OVERVIEW: This funder supports brain researchers working to alleviate suffering from mental illnesses. Most funding goes to young investigators, with priorities in basic brain research, new brain technologies, and brain therapies to reduce symptoms of mental illness.
IP TAKE: This is a great funder to get involved with in the early stages of your research career. Young Investigator grantees are eligible for additional prizes at the foundation’s annual events and for subsequent funding through the advanced researcher programs.
PROFILE: The Brain & Behavior Research Foundation has awarded over $342 million, across more than 5,000 grants to over 4,000 scientists, since it was established in 1987. By funding brain research, the foundation aims to alleviate suffering caused by mental illness. It was originally formed by a small group of family and friends of people with mental illnesses. In 2011, the organization rebranded itself, adopting its current name and awarding grants to fund research in every major area of brain and behavior research for all mental illness.
The foundation supports research studies that have potential for breakthrough discoveries. There are three research priorities at the foundation:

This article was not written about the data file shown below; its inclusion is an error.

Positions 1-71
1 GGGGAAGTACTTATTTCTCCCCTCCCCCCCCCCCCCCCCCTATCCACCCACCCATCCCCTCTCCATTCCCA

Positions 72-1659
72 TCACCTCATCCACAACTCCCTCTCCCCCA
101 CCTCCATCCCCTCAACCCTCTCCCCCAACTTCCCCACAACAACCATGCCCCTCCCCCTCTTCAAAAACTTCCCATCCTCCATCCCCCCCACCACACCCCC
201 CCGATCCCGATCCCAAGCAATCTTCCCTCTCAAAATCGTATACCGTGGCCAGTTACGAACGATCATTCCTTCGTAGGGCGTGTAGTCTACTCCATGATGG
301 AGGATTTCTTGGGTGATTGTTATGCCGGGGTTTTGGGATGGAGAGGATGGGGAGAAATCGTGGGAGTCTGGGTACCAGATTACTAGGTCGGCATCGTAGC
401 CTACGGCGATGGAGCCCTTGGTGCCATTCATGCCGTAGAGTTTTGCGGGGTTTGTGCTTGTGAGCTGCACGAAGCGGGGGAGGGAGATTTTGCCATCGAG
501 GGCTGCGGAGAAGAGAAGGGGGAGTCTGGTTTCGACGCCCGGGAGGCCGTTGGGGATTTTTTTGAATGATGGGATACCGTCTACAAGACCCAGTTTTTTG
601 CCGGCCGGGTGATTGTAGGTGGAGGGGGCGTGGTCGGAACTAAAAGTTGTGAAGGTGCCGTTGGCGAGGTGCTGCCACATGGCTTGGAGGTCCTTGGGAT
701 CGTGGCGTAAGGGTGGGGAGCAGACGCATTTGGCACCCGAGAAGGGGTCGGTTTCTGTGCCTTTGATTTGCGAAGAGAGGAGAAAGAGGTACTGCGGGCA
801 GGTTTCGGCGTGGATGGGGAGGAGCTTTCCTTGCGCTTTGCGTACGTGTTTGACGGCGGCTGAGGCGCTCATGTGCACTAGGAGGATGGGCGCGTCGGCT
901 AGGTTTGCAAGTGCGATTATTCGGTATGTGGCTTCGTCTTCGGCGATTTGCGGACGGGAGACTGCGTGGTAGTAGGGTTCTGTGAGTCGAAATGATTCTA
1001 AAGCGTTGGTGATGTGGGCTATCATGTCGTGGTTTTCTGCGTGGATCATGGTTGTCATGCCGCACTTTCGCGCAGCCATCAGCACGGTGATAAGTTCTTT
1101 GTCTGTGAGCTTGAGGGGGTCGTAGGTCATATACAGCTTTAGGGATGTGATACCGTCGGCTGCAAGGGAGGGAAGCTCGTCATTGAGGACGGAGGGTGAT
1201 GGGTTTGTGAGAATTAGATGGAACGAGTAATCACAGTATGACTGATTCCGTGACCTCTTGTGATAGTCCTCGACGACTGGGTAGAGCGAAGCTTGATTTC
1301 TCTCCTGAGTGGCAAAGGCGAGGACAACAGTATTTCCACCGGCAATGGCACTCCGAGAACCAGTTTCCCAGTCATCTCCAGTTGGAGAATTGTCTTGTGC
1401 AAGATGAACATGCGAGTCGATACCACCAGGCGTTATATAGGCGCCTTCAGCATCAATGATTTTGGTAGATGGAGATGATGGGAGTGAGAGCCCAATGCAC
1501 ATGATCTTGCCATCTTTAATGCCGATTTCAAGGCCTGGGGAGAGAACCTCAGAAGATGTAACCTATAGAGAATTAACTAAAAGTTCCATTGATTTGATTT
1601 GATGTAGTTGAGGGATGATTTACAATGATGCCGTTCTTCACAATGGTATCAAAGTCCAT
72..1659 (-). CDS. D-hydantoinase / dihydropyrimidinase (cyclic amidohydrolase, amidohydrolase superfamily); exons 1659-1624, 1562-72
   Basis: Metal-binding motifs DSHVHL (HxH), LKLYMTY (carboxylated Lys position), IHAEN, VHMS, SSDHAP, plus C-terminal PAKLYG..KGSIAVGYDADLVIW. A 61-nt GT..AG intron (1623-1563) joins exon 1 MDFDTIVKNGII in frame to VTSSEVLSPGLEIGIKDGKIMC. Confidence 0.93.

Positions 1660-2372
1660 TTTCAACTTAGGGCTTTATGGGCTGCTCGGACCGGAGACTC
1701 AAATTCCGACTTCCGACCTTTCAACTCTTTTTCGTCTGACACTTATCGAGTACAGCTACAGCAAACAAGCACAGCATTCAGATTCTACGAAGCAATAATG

- Basic Research — The discovery of “susceptibility genes,” deepening our understanding of causes and risk factors for mental illnesses such as schizophrenia and bipolar disorder.
- New Technologies — Innovative treatments for severe depression when drug therapy fails, including deep brain stimulation, optogenetics and transcranial magnetic stimulation.
- Diagnostic Tools/Early Intervention — Tools to recognize early signs of mental illness and treat them as soon as possible.
- Next Generation Therapies — The development of new medications for the 30 percent of people with schizophrenia who do not respond to traditional drug therapy.
NARSAD Young Investigator Grants support scientists at the advanced post-doctoral or assistant professor (or equivalent) level. Grants are up to $35,000 per year, for one or two years (maximum of $70,000). NARSAD Independent Investigator Grants support scientists at the associate professor (or equivalent) level. Grants are up to $50,000 per year, for two years (maximum of $100,000). NARSAD Distinguished Investigator Grants support scientists at the full professor (or equivalent) level. Grants are up to $100,000 for one year. Additionally, the foundation honors grantees with Klerman and Freedman Prizes, Outstanding Achievement Prizes, and Productive Lives Awards at two events each year.
The vast majority of grantees are young investigators, with some grants committed to independent investigators and even fewer grants to distinguished investigators. You can view a list of past grantees on the foundation website. Grant decisions are made by a volunteer scientific council comprising 165 experts in various disciplines of brain and behavior research. Most of these experts are members of the Institute of Medicine, chairs of psychiatry and neuroscience departments, and members of the National Academy of Sciences.
Questions should be directed to the New York City-based staff at firstname.lastname@example.org or by phone at 646-681-4888.
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